There's also papers with so many multiple authors for every minor contribution, where conversely an acknowledgement would have been enough. I'm sure in a few cases, even the tea lady is listed!!! :-)

this too? why included them? : /

Follow the template of the publication?

Do you have to follow exactly what the template or format that has been given by the conference or venue for publication? Would I be in trouble if I don't change them? If I changed it now, I would exceed the maximum given page just because of the indentation.

Can you see

I can't post

Do you ever read your published paper back?

Quote From Mackem_Beefy:
I had to read a couple of papers back during preparation of further papers.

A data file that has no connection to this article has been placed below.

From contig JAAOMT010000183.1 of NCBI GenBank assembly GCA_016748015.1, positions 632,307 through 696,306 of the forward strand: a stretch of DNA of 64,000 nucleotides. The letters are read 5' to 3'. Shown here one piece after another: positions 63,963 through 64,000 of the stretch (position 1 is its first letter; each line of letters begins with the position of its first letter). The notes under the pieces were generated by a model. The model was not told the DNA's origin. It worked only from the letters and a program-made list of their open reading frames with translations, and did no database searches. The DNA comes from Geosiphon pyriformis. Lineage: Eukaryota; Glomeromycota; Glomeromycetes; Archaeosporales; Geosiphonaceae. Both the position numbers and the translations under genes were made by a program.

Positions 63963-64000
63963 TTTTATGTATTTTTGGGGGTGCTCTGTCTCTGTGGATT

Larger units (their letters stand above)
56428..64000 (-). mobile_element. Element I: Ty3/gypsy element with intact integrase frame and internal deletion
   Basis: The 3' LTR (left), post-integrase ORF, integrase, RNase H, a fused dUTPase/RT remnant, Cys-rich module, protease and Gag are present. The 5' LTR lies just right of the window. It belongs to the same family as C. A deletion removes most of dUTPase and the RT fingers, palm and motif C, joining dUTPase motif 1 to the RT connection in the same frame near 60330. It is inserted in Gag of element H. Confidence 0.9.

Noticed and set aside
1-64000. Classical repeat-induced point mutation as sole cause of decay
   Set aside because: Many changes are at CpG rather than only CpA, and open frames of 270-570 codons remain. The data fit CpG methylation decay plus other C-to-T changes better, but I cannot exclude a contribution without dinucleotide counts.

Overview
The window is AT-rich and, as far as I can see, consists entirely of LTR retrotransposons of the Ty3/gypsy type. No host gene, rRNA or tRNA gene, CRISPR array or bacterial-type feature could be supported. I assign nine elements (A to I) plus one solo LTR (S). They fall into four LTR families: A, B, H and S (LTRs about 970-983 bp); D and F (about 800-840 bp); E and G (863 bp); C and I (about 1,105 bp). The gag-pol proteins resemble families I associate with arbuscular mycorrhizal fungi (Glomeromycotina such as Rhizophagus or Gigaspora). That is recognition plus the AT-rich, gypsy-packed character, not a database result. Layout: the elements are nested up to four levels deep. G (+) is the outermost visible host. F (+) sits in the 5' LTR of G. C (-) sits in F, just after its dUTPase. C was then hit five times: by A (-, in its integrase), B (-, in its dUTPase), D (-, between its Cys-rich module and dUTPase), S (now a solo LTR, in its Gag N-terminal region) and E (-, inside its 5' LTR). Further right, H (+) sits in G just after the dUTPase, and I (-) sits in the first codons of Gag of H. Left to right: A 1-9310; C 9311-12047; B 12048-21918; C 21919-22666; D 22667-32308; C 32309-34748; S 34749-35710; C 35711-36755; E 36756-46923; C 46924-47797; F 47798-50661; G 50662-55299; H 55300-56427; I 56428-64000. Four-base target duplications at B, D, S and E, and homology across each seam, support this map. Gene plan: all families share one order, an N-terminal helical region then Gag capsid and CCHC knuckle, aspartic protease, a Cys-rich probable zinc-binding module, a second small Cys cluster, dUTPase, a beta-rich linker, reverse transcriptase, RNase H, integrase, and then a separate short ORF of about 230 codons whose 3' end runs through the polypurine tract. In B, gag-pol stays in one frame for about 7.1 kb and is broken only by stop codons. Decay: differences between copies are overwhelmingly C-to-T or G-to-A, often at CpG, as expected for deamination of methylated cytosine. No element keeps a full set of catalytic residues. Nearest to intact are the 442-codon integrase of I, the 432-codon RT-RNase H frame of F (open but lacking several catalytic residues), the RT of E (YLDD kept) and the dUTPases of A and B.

One could have been sigificantly shorter. Also, I found a minor typo in a couple of earlier papers (for scientist types, I mixed up atomic percent and weight percent with SEM / EDX data). The findings of the papers wern't affected, however. Anyone worth their salt should spot the error (though the paper referees missed it), worth a smile at most rather than a critical error in findings.

It's sometimes better not to read back after the fact unless you have to, as you start wondering what other mistakes you might have made. :-)

I am a native English speaker and even we make mistakes. :-)

Ian (Mackem_Beefy)

Thank you for the honest answer Ian! So, it's normal what I'm feeling now : )
I wonder those people who have published 1000+ of papers would think that they have made some mistakes on their papers too.

Will my project get stolen?

Quote From Maccle:
Hi student_32. I've replied to your other thread on this - I really don't think you need to worry!

Can you forward me a copy Maccle? I would like to know about the matter too.

Do you ever read your published paper back?

I just finished a paper and I really don't think I can ever read it again...

Has anyone felt like this? Why is this happening? : /